Politico Celebrates Politico
Around the District last night, it wasn't hard to find somewhere to go watch election returns filter in. Local Democrats gathered at Love. National Democrats, for some reason, had a fancy party downtown; second-hand reports made clear it was only the place to be if you were required by your job to be there, and then you still might have wanted to gamble on whichever politician you worked for losing, so you couldn't be punished for failing to show up. House Republicans held what they insisted wasn't a party at the Grand Hyatt, lest they be accused of celebrating their electoral good fortunes against the backdrop of the lousy economy that helped bring them about.
And then there was Politico. The not-quite-four-year-old master of the 24-hour news cycle threw its own lavish bash in the Newseum, taking the opportunity to plaster its brand on every available inch in the building; the elevator from the street featured a Politico logo on the button for the floor partygoers were heading to. In the event space, there were massive televisions everywhere (including a lonely one showing corporate cousin TBD TV's coverage of local returns), mostly with the sound off, and a crush of lobbyists, people who work for companies that advertise with Politico, a handful of reporters, and a sad cluster of Democratic operatives who managed to dodge any of the official wakes their colleagues were hosting.
The vibe was a throwback to the days when media companies actually made money (which Politico executives say it does): There were lamb chops, and sushi, and little cones of raw tuna topped with caviar; duck and chicken dumplings kept arriving on tables for waiters to deposit them in Politico-branded Chinese takeout containers. There were designer cocktails with topical names: "The Donkey," "The Elephant," "The Politico," "The Tea Party" (made with sweet tea vodka, naturally). Staffers for Politico's frothy "Click" gossip section wandered around the room with microphones, which at first didn't make much sense to me—until I wandered into another room and realized there was a closed-circuit TV broadcast going on for the party. (Apparently, it was also streaming on the Web.) On a wall-sized high-definition screen behind one of several well-stocked bars, Politico editors Jim VandeHei and John Harris and Playbook mastermind Mike Allen sat at a desk, analyzing election results (and, in Allen's case, frantically thumbing through his BlackBerry) in between interviews with party attendees. VandeHei was wearing two watches, one on each arm; they were the kind the paper's P.R. staff was giving away as favors to departing guests near the elevator, plastered with Politico logos. Occasionally, they cut to their Rosslyn newsroom, where reporters who were still covering the election for the website and today's paper would take a few minutes to answer questions from their bosses, their faces towering over the bar via satellite.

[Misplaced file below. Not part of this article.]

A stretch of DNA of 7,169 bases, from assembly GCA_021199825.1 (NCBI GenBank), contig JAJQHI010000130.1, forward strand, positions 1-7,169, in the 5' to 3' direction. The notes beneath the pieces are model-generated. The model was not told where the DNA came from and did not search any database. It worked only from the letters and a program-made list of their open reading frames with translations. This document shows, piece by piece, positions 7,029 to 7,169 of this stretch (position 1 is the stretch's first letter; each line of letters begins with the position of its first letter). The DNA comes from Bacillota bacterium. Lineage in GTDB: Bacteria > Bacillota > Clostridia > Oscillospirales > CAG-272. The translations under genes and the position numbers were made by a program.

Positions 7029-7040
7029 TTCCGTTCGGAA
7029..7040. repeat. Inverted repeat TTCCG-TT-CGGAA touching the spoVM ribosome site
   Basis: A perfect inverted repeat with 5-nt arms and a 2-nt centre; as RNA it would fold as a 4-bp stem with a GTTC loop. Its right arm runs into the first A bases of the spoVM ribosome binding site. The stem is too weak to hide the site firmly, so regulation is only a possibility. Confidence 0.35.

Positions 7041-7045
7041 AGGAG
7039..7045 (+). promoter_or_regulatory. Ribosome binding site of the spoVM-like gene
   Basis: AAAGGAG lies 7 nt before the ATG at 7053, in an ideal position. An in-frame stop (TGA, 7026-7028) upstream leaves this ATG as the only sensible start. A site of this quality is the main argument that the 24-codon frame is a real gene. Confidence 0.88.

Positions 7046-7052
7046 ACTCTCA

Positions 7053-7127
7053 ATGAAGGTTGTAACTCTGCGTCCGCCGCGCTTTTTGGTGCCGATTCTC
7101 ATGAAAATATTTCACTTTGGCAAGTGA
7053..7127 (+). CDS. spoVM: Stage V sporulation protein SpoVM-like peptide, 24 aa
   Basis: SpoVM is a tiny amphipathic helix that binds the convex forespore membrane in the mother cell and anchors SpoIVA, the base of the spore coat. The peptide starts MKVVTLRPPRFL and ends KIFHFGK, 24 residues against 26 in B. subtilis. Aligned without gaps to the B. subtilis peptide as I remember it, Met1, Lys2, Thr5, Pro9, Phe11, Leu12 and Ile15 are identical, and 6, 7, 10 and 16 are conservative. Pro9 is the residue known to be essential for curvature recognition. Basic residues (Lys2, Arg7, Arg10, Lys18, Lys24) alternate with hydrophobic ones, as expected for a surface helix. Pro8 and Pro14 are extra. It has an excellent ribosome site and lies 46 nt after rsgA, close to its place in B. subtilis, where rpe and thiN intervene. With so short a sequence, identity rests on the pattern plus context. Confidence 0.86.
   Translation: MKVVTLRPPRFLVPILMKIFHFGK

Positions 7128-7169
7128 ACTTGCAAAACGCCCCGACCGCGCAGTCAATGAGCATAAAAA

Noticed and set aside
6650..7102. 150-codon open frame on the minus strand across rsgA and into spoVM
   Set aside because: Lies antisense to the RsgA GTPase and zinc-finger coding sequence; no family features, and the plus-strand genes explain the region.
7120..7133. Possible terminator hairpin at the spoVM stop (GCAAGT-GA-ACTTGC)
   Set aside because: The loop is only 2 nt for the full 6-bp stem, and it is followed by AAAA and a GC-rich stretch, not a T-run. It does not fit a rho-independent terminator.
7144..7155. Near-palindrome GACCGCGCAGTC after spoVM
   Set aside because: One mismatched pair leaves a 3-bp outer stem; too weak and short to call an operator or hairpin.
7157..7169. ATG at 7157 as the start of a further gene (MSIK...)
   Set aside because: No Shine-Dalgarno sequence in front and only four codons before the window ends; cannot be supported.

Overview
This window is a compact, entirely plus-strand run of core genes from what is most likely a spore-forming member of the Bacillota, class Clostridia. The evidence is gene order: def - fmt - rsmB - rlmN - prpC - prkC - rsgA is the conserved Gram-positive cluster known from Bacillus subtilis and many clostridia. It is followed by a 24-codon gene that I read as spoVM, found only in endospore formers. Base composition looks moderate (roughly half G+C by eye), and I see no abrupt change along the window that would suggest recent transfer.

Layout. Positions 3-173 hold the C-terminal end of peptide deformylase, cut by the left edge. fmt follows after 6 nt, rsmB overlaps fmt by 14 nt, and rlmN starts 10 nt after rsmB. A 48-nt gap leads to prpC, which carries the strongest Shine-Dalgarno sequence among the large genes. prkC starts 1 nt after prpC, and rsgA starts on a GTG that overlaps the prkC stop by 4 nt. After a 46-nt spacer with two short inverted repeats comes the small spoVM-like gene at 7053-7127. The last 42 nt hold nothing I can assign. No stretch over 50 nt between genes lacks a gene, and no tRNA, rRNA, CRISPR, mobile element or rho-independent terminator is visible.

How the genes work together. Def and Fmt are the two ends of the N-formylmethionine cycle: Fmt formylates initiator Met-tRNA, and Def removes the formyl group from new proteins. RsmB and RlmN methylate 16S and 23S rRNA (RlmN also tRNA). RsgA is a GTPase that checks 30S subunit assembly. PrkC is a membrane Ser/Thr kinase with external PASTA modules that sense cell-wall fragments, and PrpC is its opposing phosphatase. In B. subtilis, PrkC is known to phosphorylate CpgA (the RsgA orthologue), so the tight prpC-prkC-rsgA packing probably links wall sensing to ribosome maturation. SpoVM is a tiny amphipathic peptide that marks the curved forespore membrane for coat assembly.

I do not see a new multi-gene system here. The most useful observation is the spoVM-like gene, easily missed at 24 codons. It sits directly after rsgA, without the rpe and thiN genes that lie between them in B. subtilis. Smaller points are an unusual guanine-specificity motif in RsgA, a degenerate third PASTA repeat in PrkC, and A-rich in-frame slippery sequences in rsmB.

For a bash thrown by a news organziation that's branded itself as the only source you need for up-to-the-nanosecond information about national politics, the party was surprisingly unhelpful in actually following the election returns. It was too loud, and too few of the TVs had any volume. And weirdly, no one was reacting to any of the calls any of the muted TV anchors made. Probably because to the lobbyists and defense contractors who made up the bulk of the crowd, little was actually going to change; they might have an easier time getting some requests filled, but mostly, a shift in power just means a shift in which offices you need to visit to get legislative favors.
Only when I was on my way home later, to sit down in front of a laptop and actually look at what had been going on around the country, did it dawn on me how strange it was that Politico even threw a party to watch election returns in the first place. What, exactly, were they celebrating? With the partisan parties, that would have been obvious—even the Democrats managed to find a few silver linings last night, after all. Politico, though, just reveled in the fact that an election was happening, without any judgement one way or the other on the outcome or the policy changes that outcome might mean. Which isn't a novel way of observing what goes on in official Washington: The permanent establishment in national politics always finds ways to adjust, pretty rapidly, to whatever even-year Novembers bring. What was new last night—what's new in the way Politico treats government and politics, on election night or otherwise—was the idea that the whole thing ought to be sexy.
As I left, I stuffed a couple of rubber iPhone cases (Politico logo-ed, of course) in my coat pocket to give to friends as joke gifts. The watches VandeHei was wearing were all gone already. And the party was still hopping.
Photo by Mike Madden